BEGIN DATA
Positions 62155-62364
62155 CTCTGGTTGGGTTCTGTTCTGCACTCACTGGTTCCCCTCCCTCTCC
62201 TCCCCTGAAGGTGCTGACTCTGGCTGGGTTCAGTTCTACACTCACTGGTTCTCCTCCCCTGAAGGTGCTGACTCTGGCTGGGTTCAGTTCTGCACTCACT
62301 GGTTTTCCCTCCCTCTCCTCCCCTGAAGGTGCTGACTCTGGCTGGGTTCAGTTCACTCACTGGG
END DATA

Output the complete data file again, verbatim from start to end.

Positions 62155-62364
62155 CTCTGGTTGGGTTCTGTTCTGCACTCACTGGTTCCCCTCCCTCTCC
62201 TCCCCTGAAGGTGCTGACTCTGGCTGGGTTCAGTTCTACACTCACTGGTTCTCCTCCCCTGAAGGTGCTGACTCTGGCTGGGTTCAGTTCTGCACTCACT
62301 GGTTTTCCCTCCCTCTCCTCCCCTGAAGGTGCTGACTCTGGCTGGGTTCAGTTCACTCACTGGG